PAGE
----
Safe methods for picking and storing grape leaves

Late spring is the best season for picking fresh grape leaves right off the vine! Learn about the safest methods for picking and storing them.

Grape leaves on a plate.
Photo: Ghaida Batarseh Havern/MSU Extension.
Grape Leaves 3
Grape leaves. Photo: Ghaida Batarseh Havern/MSU Extension.

In Middle Eastern and Greek cultures, stuffed grape leaves are a traditional and popular dish. The dish usually involves rice, ground lamb or beef, and various herbs and spices mixed and rolled into a grapevine leaf. Grape leaves are very nutritious and according to the USDA, they are a great source of minerals such as calcium, iron and potassium. In addition, they are also high in fiber, folate and vitamins A and K.

Grape leaves contain many phytochemicals and antioxidants that may contribute to overall positive health. For example, according to a recent study consuming grape leaves and other stuffed vegetables may enhance a decreased risk of cardiovascular disease among Jordanians.

In the U.S., fresh grape leaves are not readily available in retail grocery stores. Occasionally, you may find canned grape leaves in the world foods aisle or Mediterranean section of a market. To obtain fresh grape leaves, it is a common practice among Arab-Americans to scavenge and pick them right off the vine. The months of May and early June are the best seasons for finding ripe, fresh and high-quality leaves. Picking them earlier in the morning is also optimal because, at this time, no grapes will be present on the vine.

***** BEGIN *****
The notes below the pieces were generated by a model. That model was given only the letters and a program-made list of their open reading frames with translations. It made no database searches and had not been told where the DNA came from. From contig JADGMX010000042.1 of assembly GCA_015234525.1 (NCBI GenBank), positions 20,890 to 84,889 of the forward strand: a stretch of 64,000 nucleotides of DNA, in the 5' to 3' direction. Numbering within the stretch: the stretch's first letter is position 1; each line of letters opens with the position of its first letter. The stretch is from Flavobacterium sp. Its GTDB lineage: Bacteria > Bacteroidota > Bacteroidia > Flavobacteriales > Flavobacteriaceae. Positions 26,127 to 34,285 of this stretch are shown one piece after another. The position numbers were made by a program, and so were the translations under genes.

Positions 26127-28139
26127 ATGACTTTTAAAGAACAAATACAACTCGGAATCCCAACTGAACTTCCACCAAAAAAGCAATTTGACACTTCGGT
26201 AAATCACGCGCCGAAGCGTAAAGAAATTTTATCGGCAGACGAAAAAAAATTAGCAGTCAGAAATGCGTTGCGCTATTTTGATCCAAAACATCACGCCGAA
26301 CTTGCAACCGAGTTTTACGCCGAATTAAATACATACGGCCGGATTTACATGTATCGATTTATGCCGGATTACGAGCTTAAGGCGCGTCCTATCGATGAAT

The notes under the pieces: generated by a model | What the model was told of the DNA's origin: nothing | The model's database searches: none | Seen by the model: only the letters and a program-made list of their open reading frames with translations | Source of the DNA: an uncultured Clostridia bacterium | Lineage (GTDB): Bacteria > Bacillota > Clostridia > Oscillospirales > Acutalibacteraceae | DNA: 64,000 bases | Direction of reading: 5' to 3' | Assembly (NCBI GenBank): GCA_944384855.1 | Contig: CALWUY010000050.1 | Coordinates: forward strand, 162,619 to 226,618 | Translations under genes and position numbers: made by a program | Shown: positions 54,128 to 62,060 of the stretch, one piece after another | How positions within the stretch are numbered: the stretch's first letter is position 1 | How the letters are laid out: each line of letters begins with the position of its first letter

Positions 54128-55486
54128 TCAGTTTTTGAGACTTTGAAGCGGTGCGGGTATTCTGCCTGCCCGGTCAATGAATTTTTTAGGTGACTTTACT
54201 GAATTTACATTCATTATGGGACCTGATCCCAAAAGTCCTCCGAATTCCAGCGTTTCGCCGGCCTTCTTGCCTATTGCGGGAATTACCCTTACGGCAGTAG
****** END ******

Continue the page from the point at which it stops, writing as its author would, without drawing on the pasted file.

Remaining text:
You will want to avoid leaves with holes, and should pick the ones that appear light green, shiny and smooth. Choose leaves without pesticides, fungicides or herbicides on them. It is best to pick them before the first spray in the spring. If desired, you can also grow them in your own garden! However, since grapes must be kept off the ground, they can be grown on an arbor or trellis.

Massive and older leaves will be less tender than the younger and smaller ones. According to the University of California Cooperative Extension, for the best quality leaves, count three leaves from the newly grown leaves at the end of the vine and pick the next few leaves down. Then move on to the next vine and repeat the process.

Before handling the grape leaves, wash your hands for 20 seconds with warm, soapy water. Rinse each leaf under cold, running water to wash off any pesticide residue and bacteria. Prior to freezing fresh grape leaves, they need to be blanched. To blanch, you will first need to make a brine. Add four cups of water and one cup of salt to a stockpot and bring to a rolling boil. Blanch grape leaves in the brine until soft, about one to two  minutes depending on the size of your leaves. Blanch in batches of 12-15 leaves at a time. Bring the water back to a rolling boil before each batch. After blanching, cool the grape leaves immediately in ice-cold water. Once cooled, remove from the ice bath, and drain the water well. Pat the leaves dry with a paper towel and store them in plastic freezer bags. Remove as much air from the bags as possible. Make sure your bags are dated and labeled. You should also provide a half-inch headspace to allow for expansion.

Per the University of California Cooperative Extension, the grape leaves will keep for only six months in the freezer. When ready to use, thaw them safely and cook immediately. Although canned grape leaves are available in some grocery stores, there are currently no research-tested methods for safely canning grape leaves at home.

For more information on keeping your family's food safe, visit MSU Extension's Safe Food & Water website.

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